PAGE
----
Written by one who studied in a convent school and joined the civil service before chucking it all up to devote time to writing, this interesting book marks the beginning of the author's?inner life?.
This is the story of young Amrita who over the years gets used to her parents? bickering, with each pulling her in opposite directions. Her mother wants her to learn to sew, embroider, to cook as Amrita is 12-year old while her father tells her that cooking, sewing, growing long hair, are not for her and ?what next? Can'tyou see you?ve to study hard and not get distracted by such foolish things?? He wants to bring her up his way and ?never mind what your mother did at your age. Remember you?re Daddy'sgirl and I want you to study and become a doctor.? He never fails to drive the moral home, ?I don'twant you to be someone who?ll run around at her husband'sback and call, that'swhat. Running around, wagging your tail, waiting for the crumbs to fall from his table – never do that. Never stoop so low. Whatever you may turn out to be, never be your husband'sdog!?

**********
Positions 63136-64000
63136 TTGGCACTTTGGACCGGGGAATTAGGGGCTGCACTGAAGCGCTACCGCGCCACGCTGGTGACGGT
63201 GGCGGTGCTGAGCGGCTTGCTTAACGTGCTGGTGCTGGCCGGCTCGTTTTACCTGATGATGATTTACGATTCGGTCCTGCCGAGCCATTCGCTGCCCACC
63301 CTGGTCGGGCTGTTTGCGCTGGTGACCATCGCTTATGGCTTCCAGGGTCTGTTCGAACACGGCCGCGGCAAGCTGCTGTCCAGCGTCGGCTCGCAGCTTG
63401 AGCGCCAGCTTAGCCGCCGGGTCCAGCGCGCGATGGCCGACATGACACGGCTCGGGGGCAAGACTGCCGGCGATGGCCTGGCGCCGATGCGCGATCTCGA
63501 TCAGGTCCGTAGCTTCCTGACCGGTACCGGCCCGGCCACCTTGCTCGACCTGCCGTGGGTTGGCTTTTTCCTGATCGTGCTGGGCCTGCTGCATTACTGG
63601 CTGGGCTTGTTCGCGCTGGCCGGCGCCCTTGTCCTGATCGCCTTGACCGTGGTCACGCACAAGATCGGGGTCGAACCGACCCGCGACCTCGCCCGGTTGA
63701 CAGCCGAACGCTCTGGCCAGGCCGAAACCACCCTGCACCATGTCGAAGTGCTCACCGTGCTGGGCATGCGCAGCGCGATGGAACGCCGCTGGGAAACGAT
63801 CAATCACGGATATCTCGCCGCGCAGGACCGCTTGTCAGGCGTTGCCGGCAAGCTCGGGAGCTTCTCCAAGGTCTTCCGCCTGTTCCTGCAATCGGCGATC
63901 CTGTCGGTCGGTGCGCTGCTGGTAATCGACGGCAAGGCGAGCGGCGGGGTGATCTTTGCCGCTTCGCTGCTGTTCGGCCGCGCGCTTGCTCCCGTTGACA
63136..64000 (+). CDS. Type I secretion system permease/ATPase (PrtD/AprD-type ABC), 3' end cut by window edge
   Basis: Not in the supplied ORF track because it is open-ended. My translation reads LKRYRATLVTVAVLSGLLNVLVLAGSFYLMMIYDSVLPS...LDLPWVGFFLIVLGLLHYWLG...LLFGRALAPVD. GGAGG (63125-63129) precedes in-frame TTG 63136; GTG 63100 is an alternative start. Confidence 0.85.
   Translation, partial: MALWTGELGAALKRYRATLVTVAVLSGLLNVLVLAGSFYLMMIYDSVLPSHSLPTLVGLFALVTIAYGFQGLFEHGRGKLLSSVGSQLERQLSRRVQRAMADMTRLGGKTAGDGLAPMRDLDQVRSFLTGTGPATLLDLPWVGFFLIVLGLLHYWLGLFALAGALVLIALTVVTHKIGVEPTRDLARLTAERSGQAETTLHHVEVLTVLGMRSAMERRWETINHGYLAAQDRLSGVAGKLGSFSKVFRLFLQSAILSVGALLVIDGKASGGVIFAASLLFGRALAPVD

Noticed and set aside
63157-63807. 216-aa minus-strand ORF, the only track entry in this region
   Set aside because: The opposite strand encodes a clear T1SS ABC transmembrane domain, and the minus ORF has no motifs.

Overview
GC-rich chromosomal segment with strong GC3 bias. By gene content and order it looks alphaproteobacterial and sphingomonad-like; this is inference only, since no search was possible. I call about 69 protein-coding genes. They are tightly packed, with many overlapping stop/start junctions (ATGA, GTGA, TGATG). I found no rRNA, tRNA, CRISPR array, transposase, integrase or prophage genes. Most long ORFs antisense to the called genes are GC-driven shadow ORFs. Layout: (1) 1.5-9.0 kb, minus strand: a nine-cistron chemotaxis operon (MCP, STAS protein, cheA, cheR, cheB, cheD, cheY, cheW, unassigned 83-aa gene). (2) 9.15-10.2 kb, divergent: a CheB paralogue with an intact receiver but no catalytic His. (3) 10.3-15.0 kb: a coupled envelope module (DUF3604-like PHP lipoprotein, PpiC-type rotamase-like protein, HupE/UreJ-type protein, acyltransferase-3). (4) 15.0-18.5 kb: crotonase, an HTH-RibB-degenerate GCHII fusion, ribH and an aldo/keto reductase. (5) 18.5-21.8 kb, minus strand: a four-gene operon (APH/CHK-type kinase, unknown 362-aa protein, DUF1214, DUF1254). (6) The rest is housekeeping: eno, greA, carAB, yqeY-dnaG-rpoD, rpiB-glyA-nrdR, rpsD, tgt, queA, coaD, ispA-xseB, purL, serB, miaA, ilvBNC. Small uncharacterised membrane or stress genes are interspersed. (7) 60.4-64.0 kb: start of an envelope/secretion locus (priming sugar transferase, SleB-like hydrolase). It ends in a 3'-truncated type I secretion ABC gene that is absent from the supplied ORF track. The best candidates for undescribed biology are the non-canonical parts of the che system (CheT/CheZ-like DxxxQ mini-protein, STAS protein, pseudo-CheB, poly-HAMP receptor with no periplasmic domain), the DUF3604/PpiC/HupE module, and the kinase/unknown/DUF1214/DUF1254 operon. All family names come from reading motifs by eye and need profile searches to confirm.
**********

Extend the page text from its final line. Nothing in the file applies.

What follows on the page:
Amrita turns out to be a rebel in school and indulges in repeated transgressions – ?banging things, back chatting, stamping her feet, arguing, muttering to herself and on one shameful occasion trying to hit Daddy.? As drilled into her mind by the school nuns, Amrita secretly worries about her soul which is stained ?enough to send her to hell if she dies in the night. Had she been a Catholic, she could?ve sent her soul to weekly confessions, like to the dhobi.?
The writer has a tongue-in-the-cheek style of writing when she describes the school priest, Father Tomas with a paunch and half moons of sweat under his armpits, extracting all kinds of confessions from the girl students and making Amrita wonder where the young and handsome priests are sent. Her friend Rita tells her that they are never sent to a girls? school. So Amrita asks, ?Where?re the young and handsome ones sent??
Her friend replies, ?To the lepers.?
One day Amrita and her friend escape from school to watch a movie. They are caught red-handed and taken to Reverend Mother who punishes her by telling her to admit her wrong to her father. When Amrita tells her father about her action, his only remark is that she should not get expelled from school.
Amrita on her return home for holidays discovers that her mother has gone to Uncle Binod'shouse. To find out the reason for her mother'saction, Amrita rushes to Uncle Binod'shouse and overhears her mother telling him about her unhappy married life and adding that the only redeeming part in her marriage was Amrita. Uncle Binod says, ?Yes, someone adopted. Not even your own!?
The book takes a number of surprising yet touching twists and turns to catch the reader unawares.
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